Potidaion or Poseidion, Karpathos

The ancient site of Potideon on Karpathos: Potideon or Posideon was the ancient name given to Pigadia, the capital of the island of Karpathos. The ancient city of Potideon was founded by the Mycenaean people who conquered the island of Karpathos during the 14th century B.C. 

The Mycenaeans built an acropolis on a rocky hill, 23m high, above Potideon and there they left a lot of traces of their presence on the island, such as pieces of pottery and coins. After the Mycenaeans, the Phoenicians and the Minoans occupied the island of Karpathos.

Ancient Potidaion, or Poseidion, as named by the Roman geographer Claudius Ptolemy, was located on the site occupied by the modern capital of the island of Karpathos, at the cove of Pigadia. In the Hellenistic period, the town depended on and was the haven of Karpathos, one of the island's three ancient cities (the other two were Arkeseia and Vrykous). Potidaion flourished in the Roman and Early Christian period. 

Surface finds date the earliest occupation phase to the Late Neolithic/Early Bronze Age. A stone statuette of a female deity, now on display in the British Museum, belongs to this period (ca. 3000 BC). An important settlement developed in the coastal plain southwest of the current Provincial Building in the Minoan and Mycenaean periods. Its earliest phase dates from the Middle Minoan/Late Minoan IA period, and recent excavations revealed building remains and three furnaces of the early Mycenaean phase (Late Helladic IIIA- IIB) for the first time. A Mycenaean acropolis probably occupied the Vounos hill, above the port of Pigadia, where all of the surviving remains, however, belong to the Hellenistic acropolis. The cemetery occupies the sites of Anemomyloi, Skopi, and Makelli to the southwest. Here, a Late Helladic IIIA/IIIB tomb discovered in 1949 yielded a large number of vases. There is also evidence for a second Minoan settlement at Vronti, at the north end of the Pigadia cove. 

During the historical period, Potidaion was probably limited to the plain surrounding the port. The earliest archaeological finds for this phase date to the Hellenistic period, when the island's cities were annexed by the Rhodian state. Inscriptions refer to the city of Karpathos as the Municipality of the citizens of Karpathos. The Hellenistic acropolis of Potidaion, where epigraphical evidence places a temple of Athena Lindia and a public sacrificial area (ierothysion), was located on the hill northeast of the modern port. Sporadic tombs indicate that the cemetery probably occupied the nearby slopes. A monumental rock-hewn tomb is preserved at Myli, southwest of Pigadia, and two rock-hewn rural shrines are located south of Pigadia. A decree issued in honour of Pamphylidas of Karpathos, son of Hieron, for repelling together with the people of Potidaion an attack by Cretan pirates in the second century BC, demonstrates Potidaion's important defensive role in the Hellenistic period.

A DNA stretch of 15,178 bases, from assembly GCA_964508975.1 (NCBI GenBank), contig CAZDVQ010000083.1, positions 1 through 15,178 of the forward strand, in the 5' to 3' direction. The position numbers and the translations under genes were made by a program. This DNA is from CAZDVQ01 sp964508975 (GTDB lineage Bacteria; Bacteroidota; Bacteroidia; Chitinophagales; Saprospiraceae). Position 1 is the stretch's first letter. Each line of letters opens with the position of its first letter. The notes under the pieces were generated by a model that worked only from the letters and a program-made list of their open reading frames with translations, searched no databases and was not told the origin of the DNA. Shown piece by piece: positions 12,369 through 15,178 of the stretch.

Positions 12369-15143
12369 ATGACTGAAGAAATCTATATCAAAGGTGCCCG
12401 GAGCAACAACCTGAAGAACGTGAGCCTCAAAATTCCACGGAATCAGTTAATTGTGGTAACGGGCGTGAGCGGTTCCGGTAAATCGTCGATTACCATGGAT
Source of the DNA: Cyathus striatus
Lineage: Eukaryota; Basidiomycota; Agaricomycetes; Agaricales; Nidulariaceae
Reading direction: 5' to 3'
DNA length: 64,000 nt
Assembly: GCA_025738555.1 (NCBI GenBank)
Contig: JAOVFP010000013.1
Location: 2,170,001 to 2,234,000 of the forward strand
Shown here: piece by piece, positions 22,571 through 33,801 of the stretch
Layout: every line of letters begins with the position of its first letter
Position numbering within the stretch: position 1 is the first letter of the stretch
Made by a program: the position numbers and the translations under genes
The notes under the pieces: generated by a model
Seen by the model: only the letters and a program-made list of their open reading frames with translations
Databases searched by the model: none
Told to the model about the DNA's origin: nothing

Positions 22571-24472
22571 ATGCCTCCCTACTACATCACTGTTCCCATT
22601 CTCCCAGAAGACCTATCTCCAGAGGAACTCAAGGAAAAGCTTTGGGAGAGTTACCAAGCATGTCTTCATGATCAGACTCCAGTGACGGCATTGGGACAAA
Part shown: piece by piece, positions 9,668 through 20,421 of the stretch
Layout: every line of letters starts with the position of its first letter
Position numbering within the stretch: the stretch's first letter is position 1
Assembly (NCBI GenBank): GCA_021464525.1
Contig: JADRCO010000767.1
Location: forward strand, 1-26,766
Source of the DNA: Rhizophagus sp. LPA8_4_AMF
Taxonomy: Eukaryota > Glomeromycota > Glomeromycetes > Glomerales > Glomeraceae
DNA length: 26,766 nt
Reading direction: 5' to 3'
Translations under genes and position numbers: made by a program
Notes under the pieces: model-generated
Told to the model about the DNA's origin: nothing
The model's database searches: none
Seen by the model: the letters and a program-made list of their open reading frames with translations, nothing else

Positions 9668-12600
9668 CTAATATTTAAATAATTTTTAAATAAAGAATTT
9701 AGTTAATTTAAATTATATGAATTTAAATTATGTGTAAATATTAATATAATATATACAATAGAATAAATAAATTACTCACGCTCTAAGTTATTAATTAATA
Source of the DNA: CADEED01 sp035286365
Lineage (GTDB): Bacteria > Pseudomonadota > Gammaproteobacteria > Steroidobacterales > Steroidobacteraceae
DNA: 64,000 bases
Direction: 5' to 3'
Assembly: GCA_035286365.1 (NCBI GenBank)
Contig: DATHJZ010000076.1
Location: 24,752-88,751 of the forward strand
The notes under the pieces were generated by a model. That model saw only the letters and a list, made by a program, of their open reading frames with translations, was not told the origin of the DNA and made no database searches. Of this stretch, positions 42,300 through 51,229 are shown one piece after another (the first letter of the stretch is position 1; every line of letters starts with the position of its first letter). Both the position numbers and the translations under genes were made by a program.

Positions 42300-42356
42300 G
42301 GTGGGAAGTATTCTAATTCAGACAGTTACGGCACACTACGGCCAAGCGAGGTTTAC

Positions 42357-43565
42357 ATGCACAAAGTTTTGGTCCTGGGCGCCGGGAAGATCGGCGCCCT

The town thrived in the Roman period thanks to its natural harbour and to the favourable conditions created by the Pax Romana - Claudius Ptolemy calls it a city in the second century AD. The discovery of three Early Christian basilicas in the vicinity indicates that Potidaion continued to develop during the Early Christian period (fourth-sixth centuries AD). The basilica at the southwest foot of the acropolis is no longer visible. The other two are located on the western coast of the Pigadia cove: the basilica at Afoti is open to the public, whereas the basilica at Vronti is still being excavated. 

In the troubled centuries that followed, Potidaion was abandoned and its residents moved to Aperi, where the city of Karpathos is believed to have been located. The coastal site was re-inhabited in the late nineteenth century, and Poseidion has been the island's capital since 1894.


The architectural remains of the Potidaion acropolis are located on the west hillside towards the port and date from the Hellenistic period. They include an inscription, part of the fortification wall, and the remains of retaining walls. 
The inscription, which is built into the sea-facing side of the wall that surrounds the modern cemetery, honours the Emperor Trajan, saviour and benefactor of the city of Karpathos and of Potidaion. 

A little further, on the same side overlooking the sea, is a possible defensive wall of isodomic masonry of the fourth century BC. Terrace walls of polygonal masonry can be seen near the hilltop; the north wall survives to a substantial height, whereas the wall just below the summit is preserved to a great length. 

On the slope's most northerly part is an underground cistern for collecting rainwater, with hydraulic mortar on the inside. Other ancient cities of Karpathos have similar cisterns. Another subterranean construction with a rectangular built entrance is visible a little further to the northeast. Ancient walls were also found during the construction of modern houses at the northwest foot of the acropolis, but are no longer visible. The architectural sculptures and stone baptismal font, now on display at the Regional Office square, come from the Early Christian basilica, which was probably located in the same area.


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